Challenges associated with prescribing exercise to diabetic patients taking metformin

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In a recent study published in the Sports Medicine and Health Science journal, researchers assessed the impact of exercise precision medicine on type 2 diabetes.

Type 2 diabetes (T2D) is typically treated with a combination of pharmacological medications and lifestyle measures, such as physical activity (PA) and dietary changes. While concurrent administration of metformin and exercise may reduce the chronic and acute impact of exercise on glucose metabolism. Hence, recommending exercise to metformin-treated patients necessitates careful consideration of the related benefits and dangers. In particular, the latter requires extensive scientific research.

Case Report: Exercise precision medicine for type 2 diabetics: Targeted benefit or risk? Image Credit: andrekoehn / ShutterstockCase Report: Exercise precision medicine for type 2 diabetics: Targeted benefit or risk? Image Credit: andrekoehn / Shutterstock

About the study

In a recent study, researchers assessed the difficulties related to prescribing exercise to metformin-treated type 2 diabetes patients.

The case patient was a woman aged 67 years. In 2009, she was diagnosed with T2D. Her doctor recommended her prescription, which has remained unchanged over the previous five years. Metformin was administered at 1,500 mg per day, to be consumed in two dosages of 750 mg daily at breakfast and dinner. Additionally, she was prescribed 100 mg of sitagliptin to be consumed with breakfast in the morning, along with statins consumed to lower her blood lipid levels.

For the duration of the trial, the participants' weight remained at 51 kg, and their body mass index remained at 20.4 kgm-2. Self-assessments and smart band data were employed to assess the PA level, which was described as consistent and moderate. The mean number of daily steps varied between 6,000 and 8,000 steps. Prior to the beginning of the trial, the subject did not engage in any high-intensity interval training (HIIT). At the beginning and end of the trial, fasting blood samples were obtained to evaluate biomarkers characterizing the patient. These biomarkers included variables linked to glucose and lipid metabolism, conventional blood counts, and liver enzymes.

In order to determine the immediate impacts of a single session of exercise along with medication on concentrations of blood lactate and glucose, a maximal exercise test was conducted on a cycle ergometer to determine the maximum load. Almost 48 hours after the exercise, the patient performed one HIIT session almost 45 minutes after lunch. Concentrations of blood lactate and glucose were also measured.

Throughout the first month of the trial, the patient adhered to a time series protocol in order to measure the variations in blood lactate and glucose concentrations with and without treatment or exercise. This protocol included four days without medication or exercise (NoMed/Ex), five days with only medication (Med), and five days with medication and exercise (Med/Ex). Using a cycle ergometer, HIIT was conducted once every 104 days for the medicine and exercise condition.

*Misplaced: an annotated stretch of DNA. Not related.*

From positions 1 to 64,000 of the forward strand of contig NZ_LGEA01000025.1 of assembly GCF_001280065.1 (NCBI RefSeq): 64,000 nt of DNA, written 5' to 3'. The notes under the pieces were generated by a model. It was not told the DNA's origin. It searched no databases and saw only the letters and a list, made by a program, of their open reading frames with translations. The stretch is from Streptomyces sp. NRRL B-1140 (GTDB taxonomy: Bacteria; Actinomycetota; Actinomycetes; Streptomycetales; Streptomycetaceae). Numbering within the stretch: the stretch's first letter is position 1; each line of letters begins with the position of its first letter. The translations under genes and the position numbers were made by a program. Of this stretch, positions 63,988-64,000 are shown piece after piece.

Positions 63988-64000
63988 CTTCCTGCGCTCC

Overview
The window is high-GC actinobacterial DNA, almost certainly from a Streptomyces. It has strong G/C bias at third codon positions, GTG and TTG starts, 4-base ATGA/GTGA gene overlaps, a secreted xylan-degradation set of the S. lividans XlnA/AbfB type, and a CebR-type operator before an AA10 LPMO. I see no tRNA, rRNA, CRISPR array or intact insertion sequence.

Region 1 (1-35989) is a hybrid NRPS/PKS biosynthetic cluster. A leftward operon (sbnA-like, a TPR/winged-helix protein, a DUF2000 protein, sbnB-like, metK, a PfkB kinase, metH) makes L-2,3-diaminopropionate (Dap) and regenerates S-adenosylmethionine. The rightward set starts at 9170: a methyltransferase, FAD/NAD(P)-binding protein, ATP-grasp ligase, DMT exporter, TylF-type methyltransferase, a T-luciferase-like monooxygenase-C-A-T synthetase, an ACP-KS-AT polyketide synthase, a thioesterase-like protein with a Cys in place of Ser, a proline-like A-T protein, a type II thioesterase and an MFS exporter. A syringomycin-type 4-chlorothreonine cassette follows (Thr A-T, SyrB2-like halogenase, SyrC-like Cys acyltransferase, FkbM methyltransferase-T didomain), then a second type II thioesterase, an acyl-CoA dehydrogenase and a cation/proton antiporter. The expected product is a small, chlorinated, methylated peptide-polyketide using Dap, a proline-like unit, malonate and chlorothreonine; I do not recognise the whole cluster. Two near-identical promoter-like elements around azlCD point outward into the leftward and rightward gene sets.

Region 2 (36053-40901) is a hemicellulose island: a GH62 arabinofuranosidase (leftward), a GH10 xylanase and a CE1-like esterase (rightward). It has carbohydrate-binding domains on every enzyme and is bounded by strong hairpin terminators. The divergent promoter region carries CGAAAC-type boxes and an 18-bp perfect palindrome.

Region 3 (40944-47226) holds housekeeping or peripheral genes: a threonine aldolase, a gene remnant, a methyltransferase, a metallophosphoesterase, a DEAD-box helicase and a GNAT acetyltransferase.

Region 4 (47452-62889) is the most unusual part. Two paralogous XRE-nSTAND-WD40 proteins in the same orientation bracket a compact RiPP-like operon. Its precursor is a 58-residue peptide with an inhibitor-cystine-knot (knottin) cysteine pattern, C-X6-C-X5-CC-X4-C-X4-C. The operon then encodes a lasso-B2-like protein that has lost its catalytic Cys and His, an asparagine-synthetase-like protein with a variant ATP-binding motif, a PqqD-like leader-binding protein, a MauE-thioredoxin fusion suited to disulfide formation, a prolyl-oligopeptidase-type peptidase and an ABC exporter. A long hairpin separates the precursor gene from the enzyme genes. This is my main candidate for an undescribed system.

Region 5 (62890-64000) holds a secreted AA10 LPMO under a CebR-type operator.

Until 20 minutes, during acute HIIT, blood glucose concentrations declined while lactate rose gradually. The blood lactate concentration was consistent above 3 mmol/L, whereas the blood glucose concentration plateaued at approximately 5.6 mmol/L. Throughout HIIT, the variations in glucose decline between every incremental load were comparable, although blood lactate levels changed at random. NoMed/Ex reported a glucose concentration of almost 1 mmol/L higher than Med and Med/Ex. Under all conditions, the lactate levels were below 2 mmol/L. Nevertheless, Med caused about a 0.5 mmol/L increase in concentration.

In NoMed/Ex, the average glucose level was 7.6 mmol/L, with 68% of the time in range (TIR) and 32% of the time above range (TAR). In Med, the mean concentration was 6.8 mmol/L, with 23% TAR and 77% TIR, whereas in Med/Ex, the mean concentration was 6.6 mmol/L, with 16% TAR and 84% TIR. After 45 minutes of post-lunch activity, the glucose level reduced until 90 minutes post-lunch and exercise but subsequently rose before dinner.

In Med/Ex and NoMed/Ex, the lactate concentration in capillary blood was 37.5% and 23% higher than 2 mmol/L, respectively, but in Med, the lactate concentration was almost 66.7% higher. The concentrations of glucose and lactate were positively linked. For the duration of the trial, the body mass index (BMI) remained at 20.4 kgm-2 and the weight remained at 51 kg. In months that included three weeks of house confinement along with lower levels of PA, the mean glucose levels were considerably higher than in months involving free living and higher levels of PA. Higher PA levels were accompanied by a greater TIR and lower TAR.


The study findings showed that in combination with metformin, exercise might improve glycemic control in T2D patients, whereas metformin may increase lactate levels over the long term. This lends credence to the notion that exercise should also be deemed as a way to prevent potential hazards associated with metformin therapy. The researchers recommend large-scale research to expand on these findings by examining the time of exercise in connection to drug administration.

Journal reference:
Bhavana Kunkalikar

Written by

Bhavana Kunkalikar

Bhavana Kunkalikar is a medical writer based in Goa, India. Her academic background is in Pharmaceutical sciences and she holds a Bachelor's degree in Pharmacy. Her educational background allowed her to foster an interest in anatomical and physiological sciences. Her college project work based on ‘The manifestations and causes of sickle cell anemia’ formed the stepping stone to a life-long fascination with human pathophysiology.


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